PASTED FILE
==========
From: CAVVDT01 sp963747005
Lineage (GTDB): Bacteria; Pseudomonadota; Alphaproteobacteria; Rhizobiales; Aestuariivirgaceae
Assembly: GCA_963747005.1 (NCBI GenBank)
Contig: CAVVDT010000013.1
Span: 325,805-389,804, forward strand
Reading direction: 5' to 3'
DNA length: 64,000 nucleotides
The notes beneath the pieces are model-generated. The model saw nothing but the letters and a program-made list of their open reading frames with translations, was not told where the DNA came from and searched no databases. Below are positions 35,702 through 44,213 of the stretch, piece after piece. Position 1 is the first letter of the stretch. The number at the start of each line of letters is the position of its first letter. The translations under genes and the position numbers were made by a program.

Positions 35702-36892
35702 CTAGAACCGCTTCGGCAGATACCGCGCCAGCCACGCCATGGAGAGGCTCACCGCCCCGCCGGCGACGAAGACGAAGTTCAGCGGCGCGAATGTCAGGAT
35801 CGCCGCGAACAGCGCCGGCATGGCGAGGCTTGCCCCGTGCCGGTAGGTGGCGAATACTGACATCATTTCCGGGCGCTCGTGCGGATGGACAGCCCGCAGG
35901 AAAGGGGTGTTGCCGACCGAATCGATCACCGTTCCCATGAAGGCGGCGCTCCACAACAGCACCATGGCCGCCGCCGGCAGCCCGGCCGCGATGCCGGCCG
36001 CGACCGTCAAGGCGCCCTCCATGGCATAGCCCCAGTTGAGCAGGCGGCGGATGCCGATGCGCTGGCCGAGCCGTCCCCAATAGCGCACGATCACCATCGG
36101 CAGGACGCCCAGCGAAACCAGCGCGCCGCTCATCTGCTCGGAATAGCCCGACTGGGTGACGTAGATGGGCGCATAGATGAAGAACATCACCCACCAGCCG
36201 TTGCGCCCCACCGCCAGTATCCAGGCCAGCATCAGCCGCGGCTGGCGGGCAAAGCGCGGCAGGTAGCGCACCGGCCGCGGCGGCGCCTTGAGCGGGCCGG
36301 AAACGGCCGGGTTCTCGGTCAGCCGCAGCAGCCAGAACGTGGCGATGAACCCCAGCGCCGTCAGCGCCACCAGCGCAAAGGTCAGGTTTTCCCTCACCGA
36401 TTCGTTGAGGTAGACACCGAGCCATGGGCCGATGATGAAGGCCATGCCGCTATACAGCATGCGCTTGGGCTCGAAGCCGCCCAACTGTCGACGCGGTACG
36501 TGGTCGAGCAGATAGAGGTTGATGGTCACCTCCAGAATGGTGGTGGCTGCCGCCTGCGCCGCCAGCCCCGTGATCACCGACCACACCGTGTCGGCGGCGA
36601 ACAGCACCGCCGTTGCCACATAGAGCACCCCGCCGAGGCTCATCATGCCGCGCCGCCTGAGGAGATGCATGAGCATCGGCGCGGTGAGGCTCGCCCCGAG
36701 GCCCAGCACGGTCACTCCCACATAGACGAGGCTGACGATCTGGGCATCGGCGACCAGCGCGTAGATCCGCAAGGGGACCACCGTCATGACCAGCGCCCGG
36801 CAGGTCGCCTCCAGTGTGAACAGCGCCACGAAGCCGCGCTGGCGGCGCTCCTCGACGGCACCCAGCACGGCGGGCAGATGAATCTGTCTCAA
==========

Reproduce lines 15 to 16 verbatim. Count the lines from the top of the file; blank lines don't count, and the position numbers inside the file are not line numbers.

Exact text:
36201 TTGCGCCCCACCGCCAGTATCCAGGCCAGCATCAGCCGCGGCTGGCGGGCAAAGCGCGGCAGGTAGCGCACCGGCCGCGGCGGCGCCTTGAGCGGGCCGG
36301 AAACGGCCGGGTTCTCGGTCAGCCGCAGCAGCCAGAACGTGGCGATGAACCCCAGCGCCGTCAGCGCCACCAGCGCAAAGGTCAGGTTTTCCCTCACCGA